So, what’s the pinched squeal that opens “Blue Suede”? The synth from GZA’s “4th Chamber”? Tires burning out post-driveby? Air whistling from bullet-punctured lungs? The sound of grind house horror, a siren alerting the audience that someone is well and truly fully fucked? It is all of these things. “Blue Suede” is a curbside spiritual to premature demise, and a thundering bit of gallows humor—Staples can only hope to outlive the gravesite red roses. “Blue Suede” is the flip side to Staples’ fuck-the-police jam “Hands Up,” a rampaging answer to the question “What if Vince Staples was a fuckup?” Staples abbreviates the ne’er do well gang banging lifestyle; “Finna kill a nigga walking’ to his mom’s tonight / Shit real in the field, get caught, don’t squeal / Best deal that the judge finns offer: life / Play this track in Calipat, get it pippin’ in the prison.” The best writers, rap or otherwise, can tell complex stories economically—it only takes Staples two bars to go from running up on vulnerable rivals to serving a life sentence, listening to rap music as a temporary escape from California’s overcrowded prisons.

Unlike his little homie serving time in Ironwood State Prison, Staples is free enough to lace his suede Jordans, and at 21, is already one of the leaders in a rap scene which had been in dire need of a revival. This was never a given. The alternative, in Staples’ words: “Coulda been a felon selling’ nickels off of Linden / Nigga fuck that.” — Torii MacAdams

1. Young Thug – Year of Young Thug (“Lifestyle,” et. al.)


Young Thug is rap’s great wedge issue. He’s one leopard skirt photo shoot away from being deployed in anti-Millennial thinkpieces and Republican mailers. You either love him or you’ve stopped reading this, and are plotting to leak awkward “Danny Glover Freestyles” from our staff.

I attempted to explain his appeal earlier this year. At the risk of self-plagiarism, I’ll repeat it here because why bother to re-word what’s ultimately inexplicable.

“Neither toxicologist nor translator can interpret Young Thug. His vocabulary is a creole of Atlanta trap slang, Hopelandic, and the language of thought—the yeows, yelps, and coos used by babies to communicate. His bloodstream is equal parts Strawberry Jolly Ranchers, promethazine, tropical Fanta, marijuana, molly, and alien drugs beamed in from the plug on Betelgeuse.

It is possible to explain him in terms of conventional lineage. There’s the croaking syllable plasticity of Lil Wayne circa the lunar peaks of his Martian phase. But Thugga hails from one planet further out, an inhospitable and volcanic sphere of choppy rock where the strip clubs only accept hundreds. He shouts out Fabo and OJ the Juiceman. Gucci Mane is his spiritual advisor. But when he looks in the mirror, 22-year old Jeffrey Williams only sees a meal ticket and occasionally Princess Leia buns.

The eccentricity makes him compelling, but it doesn’t make him great. His hooks are sticky as resin. His craggy voice sounds ancient and energetic at the same time. You might question the lifestyle decisions, but few make self-destruction sound so gleeful. He spells out “l-e-a-n-i-n-g” on “2 Cups Stuffed” like Styrofoam and codeine were presents under the Christmas tree. “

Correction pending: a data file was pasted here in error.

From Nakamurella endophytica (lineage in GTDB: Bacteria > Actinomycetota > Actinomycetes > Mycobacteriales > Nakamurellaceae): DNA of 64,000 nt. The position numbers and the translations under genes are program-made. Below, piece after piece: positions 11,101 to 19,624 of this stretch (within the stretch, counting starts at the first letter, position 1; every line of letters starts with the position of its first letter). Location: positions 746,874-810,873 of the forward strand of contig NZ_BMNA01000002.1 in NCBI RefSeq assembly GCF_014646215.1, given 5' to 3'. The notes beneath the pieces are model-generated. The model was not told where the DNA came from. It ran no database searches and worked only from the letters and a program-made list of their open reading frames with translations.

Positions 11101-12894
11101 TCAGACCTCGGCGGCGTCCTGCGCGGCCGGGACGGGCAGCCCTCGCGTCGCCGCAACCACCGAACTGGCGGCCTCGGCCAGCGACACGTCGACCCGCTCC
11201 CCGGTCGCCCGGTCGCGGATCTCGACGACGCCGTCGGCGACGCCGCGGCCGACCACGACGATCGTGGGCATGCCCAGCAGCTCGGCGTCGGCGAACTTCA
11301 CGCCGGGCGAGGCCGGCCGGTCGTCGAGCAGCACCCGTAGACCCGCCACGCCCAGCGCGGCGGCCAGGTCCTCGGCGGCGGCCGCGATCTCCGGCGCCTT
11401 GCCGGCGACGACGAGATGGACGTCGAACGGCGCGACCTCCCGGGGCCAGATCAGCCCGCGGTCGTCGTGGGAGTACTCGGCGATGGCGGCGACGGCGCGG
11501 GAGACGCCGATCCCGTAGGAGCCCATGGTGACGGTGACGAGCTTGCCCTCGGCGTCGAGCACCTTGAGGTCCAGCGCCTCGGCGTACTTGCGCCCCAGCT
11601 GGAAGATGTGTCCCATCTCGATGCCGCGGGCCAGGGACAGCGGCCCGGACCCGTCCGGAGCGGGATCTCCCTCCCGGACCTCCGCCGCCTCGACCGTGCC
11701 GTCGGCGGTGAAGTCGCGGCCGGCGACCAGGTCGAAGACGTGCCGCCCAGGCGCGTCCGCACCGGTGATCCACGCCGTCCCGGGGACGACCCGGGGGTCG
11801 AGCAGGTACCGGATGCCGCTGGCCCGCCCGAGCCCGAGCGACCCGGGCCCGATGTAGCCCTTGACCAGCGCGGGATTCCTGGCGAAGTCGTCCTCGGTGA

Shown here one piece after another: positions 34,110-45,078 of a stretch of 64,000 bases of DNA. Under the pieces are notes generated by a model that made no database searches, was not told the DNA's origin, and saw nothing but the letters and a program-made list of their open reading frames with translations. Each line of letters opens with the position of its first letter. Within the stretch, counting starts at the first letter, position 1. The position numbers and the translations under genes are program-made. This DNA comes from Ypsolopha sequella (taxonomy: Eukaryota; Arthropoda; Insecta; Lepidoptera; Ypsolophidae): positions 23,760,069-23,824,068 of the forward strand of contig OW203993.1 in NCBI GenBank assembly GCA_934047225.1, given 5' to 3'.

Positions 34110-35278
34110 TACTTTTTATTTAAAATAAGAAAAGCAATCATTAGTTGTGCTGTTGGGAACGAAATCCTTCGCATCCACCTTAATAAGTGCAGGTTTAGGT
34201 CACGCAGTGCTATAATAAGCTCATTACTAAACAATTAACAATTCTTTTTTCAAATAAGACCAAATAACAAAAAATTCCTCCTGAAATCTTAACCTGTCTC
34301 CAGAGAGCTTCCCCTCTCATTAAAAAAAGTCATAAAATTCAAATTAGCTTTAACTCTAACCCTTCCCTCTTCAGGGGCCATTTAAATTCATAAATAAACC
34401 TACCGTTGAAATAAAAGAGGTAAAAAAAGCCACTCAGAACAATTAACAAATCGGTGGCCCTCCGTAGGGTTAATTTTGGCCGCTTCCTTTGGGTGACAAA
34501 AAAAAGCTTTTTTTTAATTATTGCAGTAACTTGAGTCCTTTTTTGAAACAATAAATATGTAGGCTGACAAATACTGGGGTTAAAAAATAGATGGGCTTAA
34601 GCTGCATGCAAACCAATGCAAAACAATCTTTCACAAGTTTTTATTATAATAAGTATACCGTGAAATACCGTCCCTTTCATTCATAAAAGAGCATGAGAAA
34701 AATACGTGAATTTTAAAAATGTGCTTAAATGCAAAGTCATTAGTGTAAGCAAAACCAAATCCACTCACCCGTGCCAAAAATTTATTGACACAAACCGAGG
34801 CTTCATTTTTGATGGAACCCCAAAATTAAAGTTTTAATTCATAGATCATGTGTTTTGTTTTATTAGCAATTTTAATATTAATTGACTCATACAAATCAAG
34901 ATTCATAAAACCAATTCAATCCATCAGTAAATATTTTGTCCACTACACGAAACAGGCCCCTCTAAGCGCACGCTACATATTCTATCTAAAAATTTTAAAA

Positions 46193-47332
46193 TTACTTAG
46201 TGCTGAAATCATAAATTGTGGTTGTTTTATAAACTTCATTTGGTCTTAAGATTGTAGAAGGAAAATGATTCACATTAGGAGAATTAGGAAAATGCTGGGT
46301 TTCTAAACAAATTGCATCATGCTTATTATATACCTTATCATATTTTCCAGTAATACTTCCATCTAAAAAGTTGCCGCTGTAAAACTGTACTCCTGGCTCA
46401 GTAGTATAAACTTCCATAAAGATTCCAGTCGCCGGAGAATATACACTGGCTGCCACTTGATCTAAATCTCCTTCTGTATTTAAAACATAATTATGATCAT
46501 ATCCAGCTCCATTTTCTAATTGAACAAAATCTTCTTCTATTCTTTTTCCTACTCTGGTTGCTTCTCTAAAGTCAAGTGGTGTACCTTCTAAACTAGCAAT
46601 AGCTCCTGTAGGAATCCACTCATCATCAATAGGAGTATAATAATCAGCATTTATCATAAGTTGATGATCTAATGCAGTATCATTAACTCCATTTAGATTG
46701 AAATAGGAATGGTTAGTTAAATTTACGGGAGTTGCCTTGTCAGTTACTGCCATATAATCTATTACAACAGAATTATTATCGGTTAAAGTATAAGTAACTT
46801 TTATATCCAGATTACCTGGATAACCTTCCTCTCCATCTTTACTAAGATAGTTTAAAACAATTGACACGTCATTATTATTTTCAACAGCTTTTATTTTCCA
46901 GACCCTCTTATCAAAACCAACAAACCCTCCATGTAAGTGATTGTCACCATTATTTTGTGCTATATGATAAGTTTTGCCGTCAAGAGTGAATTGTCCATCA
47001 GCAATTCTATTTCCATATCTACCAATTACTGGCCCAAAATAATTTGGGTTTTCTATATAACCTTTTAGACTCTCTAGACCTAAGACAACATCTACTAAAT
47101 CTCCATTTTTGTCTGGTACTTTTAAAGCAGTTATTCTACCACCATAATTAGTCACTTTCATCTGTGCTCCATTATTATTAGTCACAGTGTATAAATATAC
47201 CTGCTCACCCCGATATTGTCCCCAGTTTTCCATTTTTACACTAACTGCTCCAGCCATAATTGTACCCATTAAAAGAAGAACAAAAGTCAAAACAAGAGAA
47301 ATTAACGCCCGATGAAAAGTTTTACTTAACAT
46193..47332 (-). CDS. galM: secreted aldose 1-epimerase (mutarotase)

If you hate Thug, you could argue that this is toxic. But positivity isn’t always possible from the poisoned. He was raised in the worst slums of Atlanta, surrounded by reckless drug use and gruesome murder rates. He turned himself into one of rap’s biggest young stars sans nepotism, co-sign, or gimmicky #viral video.

So when I hear “Lifestyle,” I hear the cataracts of that pain and the bittersweet joy. The hook might be basic, but sometimes, even minor celebrations become sweeter by remembering emotional and physical casualties. The lack of narrative doesn’t matter, nor do the details of the lifestyle. It can be hedonistic or a moment of peace after a long interior journey. The beauty is its simplicity—the main-vein euphoria, the shit you did just to get here, right now. Or maybe you can just appreciate it for a style exercise as flamboyant and aerial as Dr. J with a red and white blue basketball and Afro bigger than the Ritz.

When our ballots were counted, “Lifestyle” beat out everything else. But 13 other Young Thug songs received year-end votes: “Lifestyle,” “Stoner,” “Danny Glover,” and songs with Zuse (“Treasure”), T.I. (“All About the Money), Travis Scott “Skyfall”), Juicy (“Low,”) Salva, Nick Hook, Freddie Gibbs & ASAP Ferg (Old English”), Migos (“New Atlanta”). Not to ignore his Rich Gang project with Rich Homie Quan and the world’s oldest Baby (votes earned for “Milk Marie” and “Flava.”)

If you had the inclination or infinite capacity for the turn up, you could sit here and rank the best 50 Young Thug songs of the year. But that contradicted what makes him special. None of this seems forcefully conceived or self-conscious. This mix is the 30 best Thug songs of the year – more or less. There’s no tracklist because you don’t need a tracklist.

It’s creativity at its most berserk, when it heeds no limitations or rules you should or shouldn’t avoid breaking. It might not be what you consider to be “real hip-hop,” but creativity trumps legibility every single time. And in a year of total chaos, no style was wilder. — Weiss